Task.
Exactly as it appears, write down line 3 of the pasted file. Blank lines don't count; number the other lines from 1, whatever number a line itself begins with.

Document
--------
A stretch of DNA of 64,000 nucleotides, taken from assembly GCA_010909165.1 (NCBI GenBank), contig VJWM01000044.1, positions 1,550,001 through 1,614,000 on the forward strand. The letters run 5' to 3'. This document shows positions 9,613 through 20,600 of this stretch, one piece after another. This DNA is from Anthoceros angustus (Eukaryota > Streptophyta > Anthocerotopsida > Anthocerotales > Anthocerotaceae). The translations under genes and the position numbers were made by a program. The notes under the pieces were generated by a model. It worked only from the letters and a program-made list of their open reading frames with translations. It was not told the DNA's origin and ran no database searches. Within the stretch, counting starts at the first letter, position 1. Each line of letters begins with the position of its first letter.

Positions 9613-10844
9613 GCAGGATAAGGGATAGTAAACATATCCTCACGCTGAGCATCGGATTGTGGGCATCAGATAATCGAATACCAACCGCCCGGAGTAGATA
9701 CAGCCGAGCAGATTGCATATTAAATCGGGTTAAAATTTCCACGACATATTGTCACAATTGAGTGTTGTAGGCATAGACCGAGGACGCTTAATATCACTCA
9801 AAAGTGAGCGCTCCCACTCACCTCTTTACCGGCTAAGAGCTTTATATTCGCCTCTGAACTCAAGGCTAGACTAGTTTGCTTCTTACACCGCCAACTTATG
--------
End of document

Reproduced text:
9613 GCAGGATAAGGGATAGTAAACATATCCTCACGCTGAGCATCGGATTGTGGGCATCAGATAATCGAATACCAACCGCCCGGAGTAGATA